1. Activity is low as affordability takes a hit

According to Properly Pricing Manager Arieh Dales, “the most prevalent trend we have seen in real estate related to rate hikes is simply inactivity.” In the GTA for example, July marked the 4th straight month with sales declining from the month before. July sales were also down nearly 50% from the same period last year. The same was true in Greater Vancouver and the Fraser Valley.

While home prices have dropped significantly in some places, rate hikes have increased monthly mortgage costs by an even greater margin, so that even if houses look cheaper, they are not necessarily more affordable.

For Dales, “we’re seeing many prospective buyers who can manage to put together a down payment through savings (or gifts from family members), but the challenge they’re facing is that they either cannot qualify for a large mortgage at the new rates, or they cannot afford the monthly costs of that mortgage. The result of this shift is that many buyers are likely waiting on the sidelines.”

2. Investor confidence is waning (for now)

In a market where buyers are shifting to less expensive properties, one might expect condos to perform very well. But condos in general have been facing the biggest challenges throughout the GTA, GVA, and Fraser Valley. This is likely because investors are leaving the market.

Dales explains: “As investors very frequently borrow at variable interest rates, their cost of ownership has skyrocketed in recent months. While rents have also been on the rise to offset this cost, many investors seem to be choosing to sell their investment condos rather than holding over this period.”

With the current investor appetite and the higher interest rates, these units are being listed but there are few buyers out there for them. Also, the economics of investment condos in Canada’s core markets make even less sense than they used to. “Historically, investors would buy condos and hold them despite them generating negative cash flows,” says Dales. “The assumption was always that the price of the asset would continuously rise so individuals could handle negative rental yields in the pursuit of longer-term capital gains.”

It seems that many investors have decided to take their gains and wait for better times. Indeed, even at July’s prices, these gains are still sizable, even compared to pre-pandemic peak levels observed less than 3 years ago.

Figure 1: Prices are still far higher than their pre-pandemic levels in most cities


Source: Properly

3. The real estate market is positioned to survive this period (and be okay afterwards!)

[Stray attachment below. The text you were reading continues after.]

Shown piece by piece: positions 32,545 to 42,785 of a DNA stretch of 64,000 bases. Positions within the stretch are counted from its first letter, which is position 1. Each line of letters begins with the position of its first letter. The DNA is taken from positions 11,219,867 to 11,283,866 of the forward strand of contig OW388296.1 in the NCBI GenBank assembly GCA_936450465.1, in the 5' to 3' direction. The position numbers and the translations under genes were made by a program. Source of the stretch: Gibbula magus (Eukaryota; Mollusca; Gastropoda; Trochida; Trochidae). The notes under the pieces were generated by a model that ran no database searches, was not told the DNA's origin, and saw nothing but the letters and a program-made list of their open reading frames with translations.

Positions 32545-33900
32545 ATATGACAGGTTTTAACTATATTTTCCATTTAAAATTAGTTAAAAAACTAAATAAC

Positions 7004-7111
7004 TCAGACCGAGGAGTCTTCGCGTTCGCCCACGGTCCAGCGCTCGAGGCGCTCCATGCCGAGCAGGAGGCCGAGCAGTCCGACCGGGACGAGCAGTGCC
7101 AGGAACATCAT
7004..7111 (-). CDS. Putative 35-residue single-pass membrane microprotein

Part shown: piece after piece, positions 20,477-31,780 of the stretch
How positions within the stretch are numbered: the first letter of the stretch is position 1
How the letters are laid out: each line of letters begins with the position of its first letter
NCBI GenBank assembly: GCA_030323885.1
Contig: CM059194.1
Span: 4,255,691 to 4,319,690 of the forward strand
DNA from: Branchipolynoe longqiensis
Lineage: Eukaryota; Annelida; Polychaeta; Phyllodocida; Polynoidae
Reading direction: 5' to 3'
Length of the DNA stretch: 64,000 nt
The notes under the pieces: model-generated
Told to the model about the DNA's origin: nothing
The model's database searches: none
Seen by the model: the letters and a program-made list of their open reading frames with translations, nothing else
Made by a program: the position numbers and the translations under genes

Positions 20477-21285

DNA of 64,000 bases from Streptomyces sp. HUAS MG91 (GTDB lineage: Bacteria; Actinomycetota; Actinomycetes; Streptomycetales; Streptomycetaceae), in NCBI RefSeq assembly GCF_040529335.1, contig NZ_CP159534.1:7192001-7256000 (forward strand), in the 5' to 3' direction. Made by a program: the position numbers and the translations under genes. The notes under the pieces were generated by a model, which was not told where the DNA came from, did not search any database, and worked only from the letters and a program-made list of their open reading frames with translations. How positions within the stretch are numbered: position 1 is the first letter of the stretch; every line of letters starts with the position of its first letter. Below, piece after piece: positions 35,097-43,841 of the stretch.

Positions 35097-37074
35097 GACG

While the current trend in interest rates is taking some heat out of the market, Dales notes that “the basic housing supply issues that Toronto and Vancouver have always faced haven’t gone anywhere.” 

So, while there are currently stronger forces than supply that are presenting challenges to Canadian real estate, once they alleviate, the counteracting forces that led to the consistent housing appreciation over the last decade will still be there.

Q: What do the latest market conditions mean for owners, buyers, and sellers right now?

1. Homeowners should ensure they have enough ‘buffer’ to weather the current housing market

While higher interest rates will impact homeowners with variable interest rates rapidly, they will also impact homeowners who have a fixed mortgage rate coming up for renewal in the coming months.

However, these cases should be limited in the short term, as the majority (80%) of homeowners with a variable interest rate mortgage (16% of all homeowners) have fixed payments (so that when interest rates increase, homeowners will simply take longer to pay their mortgage back). And, only a share of the 40% of homeowners with a fixed interest rate mortgage will come up for renewal in the coming year. More information on these figures can be found in a report published back in June, care of the Bank of Canada (link).

Mortgage expert Muhammad Rashid notes that, “regardless of the interest rate type, homeowners who are coming up for renewal need to do everything in their power to be as financially prepared as possible and have liquid funds ready.” The reference interest rate (“Prime Rate”) was approximately 2 percentage points lower 5 years ago, compared to the current 4.7%. That means anyone coming up for renewal is likely to see a significant bump in their mortgage payments. In some cases, it could also mean that they no longer qualify for the home they currently live in.